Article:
Nearly half (48 percent) of the LGBTQ+ community in the Rochester area feel unsafe, most commonly when shopping or in their neighborhoods, according to the Levine Center to End Hate at the Jewish Federation of Greater Rochester’s State of Hate in Greater Rochester community survey.
In addition, the survey found half of the area’s LGBTQ+ community fear a verbal attack and 44 percent worry they may be physically attacked.
“We’ve seen a disturbing increase in anti-LGBTQ+ rhetoric recently,” said Karen Elam, executive director of the Levine Center to End Hate. “We are continuing to find that the responses to our survey underscore the fear that members of minority groups in our community are feeling.”
Other survey data show that 63 percent of LGBTQ+ respondents have personally known someone from their community who experienced discrimination and 49 percent have witnessed it firsthand.
However, there is encouraging news, said Elam, noting that 61 percent of survey respondents felt the Greater Rochester area is a mostly good place to live, while 10 percent said it was a bad place to live.
This first State of Hate in Greater Rochester survey establishes a baseline of attitudes, perceptions and experiences of discrimination and bias in the area. The survey will be repeated in the future to evaluate local efforts at addressing hate.
The full report can be accessed here.
[email protected] / (585) 653-4021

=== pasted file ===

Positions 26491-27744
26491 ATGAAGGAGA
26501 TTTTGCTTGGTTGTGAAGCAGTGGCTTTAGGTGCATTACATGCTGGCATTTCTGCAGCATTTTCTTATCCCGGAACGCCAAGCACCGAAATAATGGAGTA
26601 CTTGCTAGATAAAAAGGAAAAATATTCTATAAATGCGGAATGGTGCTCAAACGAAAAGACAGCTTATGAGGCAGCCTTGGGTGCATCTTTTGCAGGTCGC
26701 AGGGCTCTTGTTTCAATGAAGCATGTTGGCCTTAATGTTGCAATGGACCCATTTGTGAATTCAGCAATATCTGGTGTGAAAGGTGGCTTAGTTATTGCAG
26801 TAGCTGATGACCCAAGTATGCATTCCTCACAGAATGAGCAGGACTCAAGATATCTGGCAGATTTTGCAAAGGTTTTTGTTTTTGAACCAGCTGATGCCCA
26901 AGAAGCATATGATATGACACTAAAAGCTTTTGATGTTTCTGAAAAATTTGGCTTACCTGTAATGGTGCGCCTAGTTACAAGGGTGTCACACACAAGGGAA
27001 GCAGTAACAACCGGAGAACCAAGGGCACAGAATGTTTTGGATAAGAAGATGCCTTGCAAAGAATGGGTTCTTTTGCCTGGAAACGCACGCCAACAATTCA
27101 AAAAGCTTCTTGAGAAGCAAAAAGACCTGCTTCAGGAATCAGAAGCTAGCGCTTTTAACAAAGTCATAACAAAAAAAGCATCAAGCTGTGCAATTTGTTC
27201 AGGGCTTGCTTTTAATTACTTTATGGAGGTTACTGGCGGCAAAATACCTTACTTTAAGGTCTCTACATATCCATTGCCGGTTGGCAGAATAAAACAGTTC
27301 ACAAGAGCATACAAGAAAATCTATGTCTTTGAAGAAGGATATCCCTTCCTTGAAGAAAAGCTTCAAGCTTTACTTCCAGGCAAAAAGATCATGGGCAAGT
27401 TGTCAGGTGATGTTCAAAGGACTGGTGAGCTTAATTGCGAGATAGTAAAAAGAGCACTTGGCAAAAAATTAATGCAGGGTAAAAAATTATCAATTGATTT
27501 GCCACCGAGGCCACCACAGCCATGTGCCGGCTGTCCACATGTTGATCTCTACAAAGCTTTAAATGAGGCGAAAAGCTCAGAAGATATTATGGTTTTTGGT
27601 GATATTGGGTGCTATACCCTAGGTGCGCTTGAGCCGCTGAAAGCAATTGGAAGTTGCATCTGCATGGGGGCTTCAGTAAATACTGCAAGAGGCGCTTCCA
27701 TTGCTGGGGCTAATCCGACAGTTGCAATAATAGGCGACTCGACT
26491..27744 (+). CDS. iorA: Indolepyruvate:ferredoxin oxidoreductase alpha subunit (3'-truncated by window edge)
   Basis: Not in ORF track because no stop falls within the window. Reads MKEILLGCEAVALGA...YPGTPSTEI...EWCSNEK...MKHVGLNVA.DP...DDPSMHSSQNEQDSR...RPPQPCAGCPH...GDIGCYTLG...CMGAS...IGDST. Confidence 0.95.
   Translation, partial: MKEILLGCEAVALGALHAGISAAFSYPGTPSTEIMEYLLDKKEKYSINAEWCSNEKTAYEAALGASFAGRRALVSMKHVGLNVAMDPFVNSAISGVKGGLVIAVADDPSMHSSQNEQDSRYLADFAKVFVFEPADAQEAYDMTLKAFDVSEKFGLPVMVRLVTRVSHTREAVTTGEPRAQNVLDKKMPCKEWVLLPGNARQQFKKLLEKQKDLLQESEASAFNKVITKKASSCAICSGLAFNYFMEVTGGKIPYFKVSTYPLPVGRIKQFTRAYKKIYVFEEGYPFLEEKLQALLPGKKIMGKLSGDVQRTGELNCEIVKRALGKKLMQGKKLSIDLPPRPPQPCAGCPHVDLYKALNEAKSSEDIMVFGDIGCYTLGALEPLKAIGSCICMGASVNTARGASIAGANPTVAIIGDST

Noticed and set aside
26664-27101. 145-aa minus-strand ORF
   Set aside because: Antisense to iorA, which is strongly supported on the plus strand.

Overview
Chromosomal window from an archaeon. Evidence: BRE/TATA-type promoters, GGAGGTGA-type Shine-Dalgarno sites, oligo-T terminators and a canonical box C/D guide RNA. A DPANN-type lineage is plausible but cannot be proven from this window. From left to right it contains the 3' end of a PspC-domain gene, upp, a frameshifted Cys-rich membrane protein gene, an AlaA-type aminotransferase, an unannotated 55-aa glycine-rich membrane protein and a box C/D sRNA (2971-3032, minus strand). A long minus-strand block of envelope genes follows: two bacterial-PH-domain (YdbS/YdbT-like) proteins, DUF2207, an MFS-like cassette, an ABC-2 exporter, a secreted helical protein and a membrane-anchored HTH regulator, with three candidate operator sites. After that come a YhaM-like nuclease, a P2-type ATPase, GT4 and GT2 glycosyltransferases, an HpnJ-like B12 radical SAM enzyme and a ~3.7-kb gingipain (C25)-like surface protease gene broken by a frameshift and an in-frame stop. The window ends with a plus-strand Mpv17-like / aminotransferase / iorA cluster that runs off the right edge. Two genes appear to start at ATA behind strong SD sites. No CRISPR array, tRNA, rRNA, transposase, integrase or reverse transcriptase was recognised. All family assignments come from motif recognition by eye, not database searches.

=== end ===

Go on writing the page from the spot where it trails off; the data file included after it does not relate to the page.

In its State of Hate in Greater Rochester community survey, the Levine Center to End Hate at the Jewish Federation of Greater Rochester found that 63 percent of Jewish respondents, as compared to 31 percent of all survey respondents, think that discrimination against Jews in the Greater Rochester area has increased over the last couple of years.
Survey results show that 45 percent of Jewish respondents have felt personally discriminated against in the past couple of years and 57 percent have personally known a Jewish person who has experienced an act of discrimination. In addition, 58 percent of respondents have felt unsafe.
“Rising discrimination has been clear to Jewish residents for some time, but it is appearing that this experience of bias is not as apparent to the community at large,” said Karen Elam, executive director of the Levine Center to End Hate who added that the data was collected before recent displays of antisemitic rhetoric by celebrities and politicians.
The survey also revealed more promising data, Elam said, noting that 65 percent of Jewish respondents feel that Rochester is a good place for Jews to live.
This first “State of Hate in Greater Rochester” survey serves to establish a baseline of attitudes, perceptions and experiences of discrimination and bias in the area. The survey will be repeated in the future to evaluate local efforts at addressing hate.
Survey content was developed by Causewave Community Partners and Crux Research in consultation with the Levine Center to End Hate at the Jewish Federation of Greater Rochester. BRX Research assisted in data collection.
The survey comprised a representative sample of 1,090 community respondents from a nine-county Greater Rochester area. All respondents were aged 18 and over and came from a variety of religious backgrounds and a range of educational backgrounds and household incomes. The Levine Center is still accepting survey submissions at endhateroc.org/survey.
The full report can be found here.
[email protected] / (585) 653-4021